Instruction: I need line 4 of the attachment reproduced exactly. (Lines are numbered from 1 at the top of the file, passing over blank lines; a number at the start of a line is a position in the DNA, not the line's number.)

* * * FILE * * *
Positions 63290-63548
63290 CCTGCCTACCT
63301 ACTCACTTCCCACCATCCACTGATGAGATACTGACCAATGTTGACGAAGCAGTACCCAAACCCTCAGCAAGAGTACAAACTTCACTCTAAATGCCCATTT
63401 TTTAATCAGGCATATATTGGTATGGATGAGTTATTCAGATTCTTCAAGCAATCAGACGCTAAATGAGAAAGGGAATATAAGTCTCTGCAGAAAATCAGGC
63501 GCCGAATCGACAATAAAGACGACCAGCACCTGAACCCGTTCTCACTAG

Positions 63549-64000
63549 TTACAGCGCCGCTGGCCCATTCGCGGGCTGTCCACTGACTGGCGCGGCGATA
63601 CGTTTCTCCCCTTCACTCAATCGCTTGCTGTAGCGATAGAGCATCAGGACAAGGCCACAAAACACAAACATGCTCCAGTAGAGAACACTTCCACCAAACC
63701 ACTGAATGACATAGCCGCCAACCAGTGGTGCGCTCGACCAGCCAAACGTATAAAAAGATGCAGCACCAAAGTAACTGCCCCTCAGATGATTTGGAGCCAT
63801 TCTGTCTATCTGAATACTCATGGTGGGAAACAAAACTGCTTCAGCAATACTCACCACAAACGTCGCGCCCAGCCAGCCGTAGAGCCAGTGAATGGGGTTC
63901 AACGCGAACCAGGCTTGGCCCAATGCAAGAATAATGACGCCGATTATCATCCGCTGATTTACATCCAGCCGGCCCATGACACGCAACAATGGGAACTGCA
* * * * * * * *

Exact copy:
63401 TTTAATCAGGCATATATTGGTATGGATGAGTTATTCAGATTCTTCAAGCAATCAGACGCTAAATGAGAAAGGGAATATAAGTCTCTGCAGAAAATCAGGC